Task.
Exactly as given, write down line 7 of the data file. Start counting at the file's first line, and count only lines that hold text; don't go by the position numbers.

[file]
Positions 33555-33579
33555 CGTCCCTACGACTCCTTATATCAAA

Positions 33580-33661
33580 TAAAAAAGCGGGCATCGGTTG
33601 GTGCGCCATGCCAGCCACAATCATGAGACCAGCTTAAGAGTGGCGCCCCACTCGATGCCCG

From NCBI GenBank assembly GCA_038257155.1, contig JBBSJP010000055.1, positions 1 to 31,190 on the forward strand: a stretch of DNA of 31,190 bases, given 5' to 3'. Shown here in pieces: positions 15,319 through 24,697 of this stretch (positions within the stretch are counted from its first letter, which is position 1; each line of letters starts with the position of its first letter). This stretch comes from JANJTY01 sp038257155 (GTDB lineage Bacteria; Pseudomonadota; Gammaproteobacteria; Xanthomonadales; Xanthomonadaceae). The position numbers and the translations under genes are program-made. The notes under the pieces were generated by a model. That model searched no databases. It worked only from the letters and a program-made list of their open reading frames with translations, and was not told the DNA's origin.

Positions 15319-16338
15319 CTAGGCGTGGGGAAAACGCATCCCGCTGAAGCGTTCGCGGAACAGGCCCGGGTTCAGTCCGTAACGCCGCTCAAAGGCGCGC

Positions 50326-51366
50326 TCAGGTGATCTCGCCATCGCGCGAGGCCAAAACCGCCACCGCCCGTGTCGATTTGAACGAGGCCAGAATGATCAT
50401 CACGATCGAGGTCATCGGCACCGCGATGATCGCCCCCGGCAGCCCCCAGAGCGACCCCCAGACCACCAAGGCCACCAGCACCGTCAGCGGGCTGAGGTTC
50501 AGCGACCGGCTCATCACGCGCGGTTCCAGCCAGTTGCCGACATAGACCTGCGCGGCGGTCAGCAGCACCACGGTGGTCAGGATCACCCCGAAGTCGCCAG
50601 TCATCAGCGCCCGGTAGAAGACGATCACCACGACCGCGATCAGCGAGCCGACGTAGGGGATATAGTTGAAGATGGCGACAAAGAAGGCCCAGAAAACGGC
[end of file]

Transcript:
Positions 15319-16338